Political anoraks are going to love 2015, the most unpredictable election campaign in a generation. It’s been at least 23 years since we last had a General Election campaign as difficult to predict as this one.
In 1992, the Conservative Party had deposed Margaret Thatcher as leader. An insipid John Major faced the unelectable Neil Kinnock, but opinion polls suggested that it would be touch and go. Opinion polls in 1992 lacked the sophistication of today’s polling, not realising (for example) the fact that Labour voters were more likely to answer the phone than Conservative voters. So the Conservatives outperformed the polls, gained a narrow overall majority and saw their next government racked by scandals that would keep them out of power for 13 years.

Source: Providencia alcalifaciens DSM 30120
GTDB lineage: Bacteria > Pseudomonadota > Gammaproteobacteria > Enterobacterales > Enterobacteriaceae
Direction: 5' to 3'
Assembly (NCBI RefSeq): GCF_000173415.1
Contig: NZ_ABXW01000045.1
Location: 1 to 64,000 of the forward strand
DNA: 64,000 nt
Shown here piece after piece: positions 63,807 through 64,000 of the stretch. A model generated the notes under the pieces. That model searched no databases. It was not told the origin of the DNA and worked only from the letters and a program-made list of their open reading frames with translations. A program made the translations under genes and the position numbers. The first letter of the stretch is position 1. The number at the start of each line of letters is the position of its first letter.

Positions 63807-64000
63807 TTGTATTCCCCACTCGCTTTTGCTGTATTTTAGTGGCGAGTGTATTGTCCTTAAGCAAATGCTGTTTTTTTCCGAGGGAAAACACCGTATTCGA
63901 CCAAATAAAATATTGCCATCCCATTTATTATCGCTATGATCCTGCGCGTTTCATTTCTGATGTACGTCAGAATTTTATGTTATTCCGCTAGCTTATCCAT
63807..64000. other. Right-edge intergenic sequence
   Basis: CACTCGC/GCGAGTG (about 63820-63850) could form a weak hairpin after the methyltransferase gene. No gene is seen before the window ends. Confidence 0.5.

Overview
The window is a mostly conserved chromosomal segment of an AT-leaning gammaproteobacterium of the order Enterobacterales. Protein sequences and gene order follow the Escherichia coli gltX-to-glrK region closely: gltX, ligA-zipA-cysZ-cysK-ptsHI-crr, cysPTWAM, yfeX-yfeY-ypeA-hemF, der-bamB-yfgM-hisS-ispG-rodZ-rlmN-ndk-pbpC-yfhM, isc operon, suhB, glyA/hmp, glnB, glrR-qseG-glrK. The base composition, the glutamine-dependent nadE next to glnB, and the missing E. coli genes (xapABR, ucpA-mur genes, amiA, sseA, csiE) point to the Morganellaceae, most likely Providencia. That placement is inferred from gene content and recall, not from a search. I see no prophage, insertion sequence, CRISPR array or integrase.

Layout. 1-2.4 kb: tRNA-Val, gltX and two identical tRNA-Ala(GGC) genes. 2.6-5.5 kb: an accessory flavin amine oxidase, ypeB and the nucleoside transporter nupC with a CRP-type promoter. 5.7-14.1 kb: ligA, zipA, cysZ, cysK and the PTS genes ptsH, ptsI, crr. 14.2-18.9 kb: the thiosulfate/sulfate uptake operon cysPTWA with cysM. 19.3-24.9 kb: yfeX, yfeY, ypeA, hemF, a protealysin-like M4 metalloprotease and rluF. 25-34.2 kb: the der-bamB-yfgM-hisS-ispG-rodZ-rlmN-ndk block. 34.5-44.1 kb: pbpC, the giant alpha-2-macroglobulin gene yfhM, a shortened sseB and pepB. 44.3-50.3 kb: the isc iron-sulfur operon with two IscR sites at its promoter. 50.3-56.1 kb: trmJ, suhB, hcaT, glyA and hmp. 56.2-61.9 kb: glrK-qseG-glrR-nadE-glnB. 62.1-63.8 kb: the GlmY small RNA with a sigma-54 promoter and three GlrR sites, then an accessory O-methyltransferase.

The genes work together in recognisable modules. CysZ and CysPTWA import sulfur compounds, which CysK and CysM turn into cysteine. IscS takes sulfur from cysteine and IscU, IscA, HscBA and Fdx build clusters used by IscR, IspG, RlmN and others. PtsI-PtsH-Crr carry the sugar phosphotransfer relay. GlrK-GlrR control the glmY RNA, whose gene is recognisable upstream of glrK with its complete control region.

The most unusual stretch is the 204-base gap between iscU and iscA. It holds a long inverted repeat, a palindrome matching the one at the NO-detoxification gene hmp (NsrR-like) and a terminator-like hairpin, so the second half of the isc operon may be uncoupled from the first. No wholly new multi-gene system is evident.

1992 was competitive, but lacked the complexity of what is to come in 2015. There are many unknowns, and few of them relate to the Labour and Conservative parties. Neither is riding high in the opinion polls, neither has shown signs of sweeping the nation at Parliamentary by-elections, Council and European elections. Indeed, it is the other parties which could lead to some interesting results: